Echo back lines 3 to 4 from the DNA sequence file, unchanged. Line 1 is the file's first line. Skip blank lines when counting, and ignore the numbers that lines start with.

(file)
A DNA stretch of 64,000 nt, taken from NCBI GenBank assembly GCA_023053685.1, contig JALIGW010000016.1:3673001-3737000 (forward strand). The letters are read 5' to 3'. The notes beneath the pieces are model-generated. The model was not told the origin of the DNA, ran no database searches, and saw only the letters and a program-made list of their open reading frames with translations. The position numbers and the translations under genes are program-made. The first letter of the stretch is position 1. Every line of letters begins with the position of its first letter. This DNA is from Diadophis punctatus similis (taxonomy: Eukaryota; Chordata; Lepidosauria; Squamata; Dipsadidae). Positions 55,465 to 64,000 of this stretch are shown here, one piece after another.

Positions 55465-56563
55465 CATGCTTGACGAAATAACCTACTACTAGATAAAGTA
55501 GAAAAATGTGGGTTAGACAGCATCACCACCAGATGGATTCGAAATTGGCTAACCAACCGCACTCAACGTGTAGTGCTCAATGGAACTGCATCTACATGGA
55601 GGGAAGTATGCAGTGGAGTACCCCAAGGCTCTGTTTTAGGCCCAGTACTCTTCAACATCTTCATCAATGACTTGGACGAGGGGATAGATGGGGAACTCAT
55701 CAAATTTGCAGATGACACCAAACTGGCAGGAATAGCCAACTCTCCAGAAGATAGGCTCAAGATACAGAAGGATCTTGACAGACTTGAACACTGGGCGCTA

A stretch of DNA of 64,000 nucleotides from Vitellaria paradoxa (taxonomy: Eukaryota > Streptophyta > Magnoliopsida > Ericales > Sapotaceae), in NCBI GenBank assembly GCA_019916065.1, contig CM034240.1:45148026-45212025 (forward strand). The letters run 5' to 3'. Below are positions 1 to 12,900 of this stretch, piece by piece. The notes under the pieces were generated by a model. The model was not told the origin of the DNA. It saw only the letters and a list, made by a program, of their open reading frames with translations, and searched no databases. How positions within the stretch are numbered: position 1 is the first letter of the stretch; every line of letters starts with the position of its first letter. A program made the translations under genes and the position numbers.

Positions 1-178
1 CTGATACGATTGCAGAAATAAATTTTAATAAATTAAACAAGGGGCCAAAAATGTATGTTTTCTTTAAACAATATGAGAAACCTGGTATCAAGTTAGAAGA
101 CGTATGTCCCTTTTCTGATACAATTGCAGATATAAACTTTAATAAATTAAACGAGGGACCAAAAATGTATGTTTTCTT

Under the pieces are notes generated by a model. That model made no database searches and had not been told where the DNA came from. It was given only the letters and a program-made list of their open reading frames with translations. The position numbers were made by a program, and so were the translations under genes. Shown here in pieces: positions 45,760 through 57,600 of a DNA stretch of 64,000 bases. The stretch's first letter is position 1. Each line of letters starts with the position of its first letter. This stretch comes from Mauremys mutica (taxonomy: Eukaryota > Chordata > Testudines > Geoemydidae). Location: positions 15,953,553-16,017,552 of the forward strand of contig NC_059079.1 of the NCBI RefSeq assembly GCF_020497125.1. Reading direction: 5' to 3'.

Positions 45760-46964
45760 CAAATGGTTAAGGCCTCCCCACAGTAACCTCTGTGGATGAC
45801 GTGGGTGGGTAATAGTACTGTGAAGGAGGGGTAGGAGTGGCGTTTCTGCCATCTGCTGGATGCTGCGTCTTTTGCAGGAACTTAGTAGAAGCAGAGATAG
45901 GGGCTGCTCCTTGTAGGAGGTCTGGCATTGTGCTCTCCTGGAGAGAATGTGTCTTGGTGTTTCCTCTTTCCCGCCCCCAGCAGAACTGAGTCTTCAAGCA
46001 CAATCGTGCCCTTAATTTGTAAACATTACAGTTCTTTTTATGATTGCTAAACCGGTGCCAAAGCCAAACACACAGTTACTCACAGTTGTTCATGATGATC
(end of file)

55465 CATGCTTGACGAAATAACCTACTACTAGATAAAGTA
55501 GAAAAATGTGGGTTAGACAGCATCACCACCAGATGGATTCGAAATTGGCTAACCAACCGCACTCAACGTGTAGTGCTCAATGGAACTGCATCTACATGGA